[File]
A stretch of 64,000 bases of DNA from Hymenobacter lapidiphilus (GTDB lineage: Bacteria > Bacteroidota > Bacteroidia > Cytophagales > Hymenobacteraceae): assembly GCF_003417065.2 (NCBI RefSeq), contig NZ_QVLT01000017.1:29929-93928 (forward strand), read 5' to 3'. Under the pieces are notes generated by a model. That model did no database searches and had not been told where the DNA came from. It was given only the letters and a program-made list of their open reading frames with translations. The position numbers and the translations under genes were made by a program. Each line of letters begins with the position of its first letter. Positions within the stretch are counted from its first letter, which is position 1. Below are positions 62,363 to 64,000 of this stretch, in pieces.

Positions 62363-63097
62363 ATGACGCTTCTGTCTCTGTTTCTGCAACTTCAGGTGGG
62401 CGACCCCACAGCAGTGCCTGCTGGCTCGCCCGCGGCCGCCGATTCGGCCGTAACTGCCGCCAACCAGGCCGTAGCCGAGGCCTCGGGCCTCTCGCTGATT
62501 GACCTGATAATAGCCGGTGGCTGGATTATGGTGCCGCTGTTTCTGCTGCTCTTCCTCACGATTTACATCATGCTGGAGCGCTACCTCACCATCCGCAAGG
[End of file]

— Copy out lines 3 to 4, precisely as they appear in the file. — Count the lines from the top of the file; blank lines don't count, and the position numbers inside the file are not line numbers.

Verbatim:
62363 ATGACGCTTCTGTCTCTGTTTCTGCAACTTCAGGTGGG
62401 CGACCCCACAGCAGTGCCTGCTGGCTCGCCCGCGGCCGCCGATTCGGCCGTAACTGCCGCCAACCAGGCCGTAGCCGAGGCCTCGGGCCTCTCGCTGATT